Nostalgia is a begotten form of memory that, more often than not, masks darker impulses. It is the pursuit of that which never was, in an attempt to address some perceived current malady. Nostalgia needs a narrative of failure and loss to be attractive, and intellectually and psychologically effective. Something from the past has disappeared or is experiencing some existential threaten. Such circumstances are necessary to make the restoration of what was lost persuasive. All nostalgic narrative have a golden era.

The loss is often imaginary and not real. Memory manufactured or misbegotten can be as powerful as memory of real events. It is important to be able to separate the two.

Listening to Casey’s description of the nature and character of nostalgia, I immediately thought of the people of Israel and their complaint after being delivered from Egyptian bondage.

In the desert the whole community grumbled against Moses and Aaron. The Israelites said to them, “If only we had died by the Lord’s hand in Egypt! There we sat around pots of meat and ate all the food we wanted, but you have brought us out into this desert to starve this entire assembly to death.” (Ex. 16)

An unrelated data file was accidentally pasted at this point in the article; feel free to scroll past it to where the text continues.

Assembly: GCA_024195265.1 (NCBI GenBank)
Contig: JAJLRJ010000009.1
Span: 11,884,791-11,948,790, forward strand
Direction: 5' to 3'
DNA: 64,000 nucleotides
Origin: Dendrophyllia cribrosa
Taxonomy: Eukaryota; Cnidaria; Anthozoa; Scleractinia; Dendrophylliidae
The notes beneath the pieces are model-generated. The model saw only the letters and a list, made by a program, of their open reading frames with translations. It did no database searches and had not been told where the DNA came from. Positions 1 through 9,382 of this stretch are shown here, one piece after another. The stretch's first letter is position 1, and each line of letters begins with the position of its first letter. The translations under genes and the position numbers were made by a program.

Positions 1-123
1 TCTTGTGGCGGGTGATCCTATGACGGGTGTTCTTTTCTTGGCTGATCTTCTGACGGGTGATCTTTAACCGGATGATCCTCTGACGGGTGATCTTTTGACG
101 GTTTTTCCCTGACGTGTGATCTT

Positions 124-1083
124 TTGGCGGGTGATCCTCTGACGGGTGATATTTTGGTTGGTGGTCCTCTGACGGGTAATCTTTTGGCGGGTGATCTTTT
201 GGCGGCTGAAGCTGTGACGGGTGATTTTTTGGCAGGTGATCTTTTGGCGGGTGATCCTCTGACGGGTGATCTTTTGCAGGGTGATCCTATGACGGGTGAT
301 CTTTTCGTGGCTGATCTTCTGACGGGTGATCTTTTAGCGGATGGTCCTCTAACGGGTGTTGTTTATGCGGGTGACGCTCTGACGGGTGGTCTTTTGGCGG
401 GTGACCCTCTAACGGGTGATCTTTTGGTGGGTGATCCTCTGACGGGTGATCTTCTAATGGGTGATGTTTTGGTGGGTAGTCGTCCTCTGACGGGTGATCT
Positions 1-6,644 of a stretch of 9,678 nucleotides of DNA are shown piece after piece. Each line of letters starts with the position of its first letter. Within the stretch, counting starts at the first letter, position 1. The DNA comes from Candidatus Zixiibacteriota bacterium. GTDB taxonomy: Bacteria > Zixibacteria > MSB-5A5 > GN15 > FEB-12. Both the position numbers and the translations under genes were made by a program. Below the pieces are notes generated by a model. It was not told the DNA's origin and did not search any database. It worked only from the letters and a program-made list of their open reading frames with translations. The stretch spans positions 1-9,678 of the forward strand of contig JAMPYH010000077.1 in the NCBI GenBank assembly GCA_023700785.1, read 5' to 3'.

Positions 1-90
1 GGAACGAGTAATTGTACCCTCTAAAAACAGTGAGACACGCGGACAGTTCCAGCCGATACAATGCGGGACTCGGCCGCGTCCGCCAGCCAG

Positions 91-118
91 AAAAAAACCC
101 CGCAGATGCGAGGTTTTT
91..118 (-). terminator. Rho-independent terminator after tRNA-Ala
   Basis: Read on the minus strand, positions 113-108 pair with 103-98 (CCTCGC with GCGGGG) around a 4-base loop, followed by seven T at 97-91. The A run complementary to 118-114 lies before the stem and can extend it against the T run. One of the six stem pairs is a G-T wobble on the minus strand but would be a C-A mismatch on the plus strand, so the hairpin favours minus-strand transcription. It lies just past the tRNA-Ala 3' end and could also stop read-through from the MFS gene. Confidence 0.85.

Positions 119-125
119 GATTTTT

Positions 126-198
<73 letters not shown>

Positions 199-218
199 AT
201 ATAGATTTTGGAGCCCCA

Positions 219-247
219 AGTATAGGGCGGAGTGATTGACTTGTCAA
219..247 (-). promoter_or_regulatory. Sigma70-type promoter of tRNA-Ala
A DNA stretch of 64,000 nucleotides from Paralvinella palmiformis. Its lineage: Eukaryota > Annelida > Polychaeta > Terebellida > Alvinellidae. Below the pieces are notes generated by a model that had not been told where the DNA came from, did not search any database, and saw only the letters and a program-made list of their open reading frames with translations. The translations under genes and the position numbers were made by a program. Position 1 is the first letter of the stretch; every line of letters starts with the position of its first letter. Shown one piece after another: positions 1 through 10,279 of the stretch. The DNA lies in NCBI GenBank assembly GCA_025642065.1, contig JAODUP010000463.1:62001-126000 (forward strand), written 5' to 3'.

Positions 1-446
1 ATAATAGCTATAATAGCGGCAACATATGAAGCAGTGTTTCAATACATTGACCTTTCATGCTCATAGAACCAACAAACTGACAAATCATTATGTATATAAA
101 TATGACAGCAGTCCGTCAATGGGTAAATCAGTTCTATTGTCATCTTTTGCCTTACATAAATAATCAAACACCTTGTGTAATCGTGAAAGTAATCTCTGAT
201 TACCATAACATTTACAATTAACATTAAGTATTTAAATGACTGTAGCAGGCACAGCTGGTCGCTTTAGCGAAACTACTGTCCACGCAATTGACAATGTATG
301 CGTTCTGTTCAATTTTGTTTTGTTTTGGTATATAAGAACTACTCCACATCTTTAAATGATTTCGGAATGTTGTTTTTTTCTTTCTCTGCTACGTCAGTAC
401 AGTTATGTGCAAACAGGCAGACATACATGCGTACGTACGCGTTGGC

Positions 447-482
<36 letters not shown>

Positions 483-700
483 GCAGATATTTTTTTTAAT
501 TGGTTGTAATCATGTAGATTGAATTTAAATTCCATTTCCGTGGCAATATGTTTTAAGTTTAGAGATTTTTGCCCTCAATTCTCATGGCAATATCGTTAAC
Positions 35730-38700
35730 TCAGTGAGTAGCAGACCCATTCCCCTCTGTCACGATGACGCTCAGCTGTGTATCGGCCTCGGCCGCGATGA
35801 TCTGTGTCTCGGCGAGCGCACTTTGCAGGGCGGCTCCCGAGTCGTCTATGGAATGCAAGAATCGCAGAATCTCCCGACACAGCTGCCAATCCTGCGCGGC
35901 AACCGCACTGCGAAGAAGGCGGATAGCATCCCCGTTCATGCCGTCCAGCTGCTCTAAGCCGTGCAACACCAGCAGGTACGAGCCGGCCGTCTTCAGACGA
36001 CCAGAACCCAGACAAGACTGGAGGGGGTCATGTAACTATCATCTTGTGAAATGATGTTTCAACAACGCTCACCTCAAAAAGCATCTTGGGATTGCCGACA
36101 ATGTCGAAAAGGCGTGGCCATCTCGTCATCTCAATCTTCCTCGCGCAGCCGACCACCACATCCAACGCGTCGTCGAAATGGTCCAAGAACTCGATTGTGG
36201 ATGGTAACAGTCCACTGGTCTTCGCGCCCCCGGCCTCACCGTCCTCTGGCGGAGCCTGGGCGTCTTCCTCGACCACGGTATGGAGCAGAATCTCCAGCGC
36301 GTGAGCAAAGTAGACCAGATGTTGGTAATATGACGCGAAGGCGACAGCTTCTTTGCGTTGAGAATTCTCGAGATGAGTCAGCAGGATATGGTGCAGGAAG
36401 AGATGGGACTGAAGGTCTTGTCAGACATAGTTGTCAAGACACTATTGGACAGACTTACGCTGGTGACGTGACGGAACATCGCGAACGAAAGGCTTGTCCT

The results of nostalgia are evident both historically and currently. They have/are shaping our culture in ways that are of great concern.  Casey’s statement that “memory manufactured or misbegotten can be as powerful as memory of real events”  is a warning that should not overlooked. Casey cites The Benedict Option with its appeal to the loss of “Traditional Christianity” as an example of a nostalgic construct. Defenses against removal of Confederate monuments framed by ideas of “Southern Pride” , “erasing history/heritage”, are nostalgic constructs. The power of these misbegotten memories are being demonstrated vividly every day. The most prominent and scariest nostalgic construct is “Make America Great Again”.

Of a particular concern for me is the prevalence of nostalgia within the context of Christianity, specifically western evangelical Christianity.  Beyond the Benedict Option, an underlying factor in many , if not most, theological and ecclesiastical conflicts is some sort of nostalgic construct. I think my own religious heritage, the Restoration Movement, which is largely influenced by nostalgic constructs historically and contemporarily. I am aware of the sweeping nature of my comments but I believe there is a plethora of anecdotal evidence to justify serious examination.

It is apparent that memory is the key factor in nostalgia. Casey points out that all memories are not created equal. Our memories may be manufactured or misbegotten, or they may well be truthful. How can we separate the two? He suggests that such an examination should begin by answering the question. “To what moral end are memories cultivated?”

It is apparent to me that I have exceeded my pay grade in this discussion. There are so many rabbit trails to pursue  that my tendency is toward paralysis but I intend to press on.


Questions to be addressed:

  • How do I know my memory is true?
  • Is there good nostalgia? or Is all nostalgia unhealthy?
  • Is nostalgia just a a form of fantasy?
  • How do I engage people who hold beliefs based on a nostalgic construct?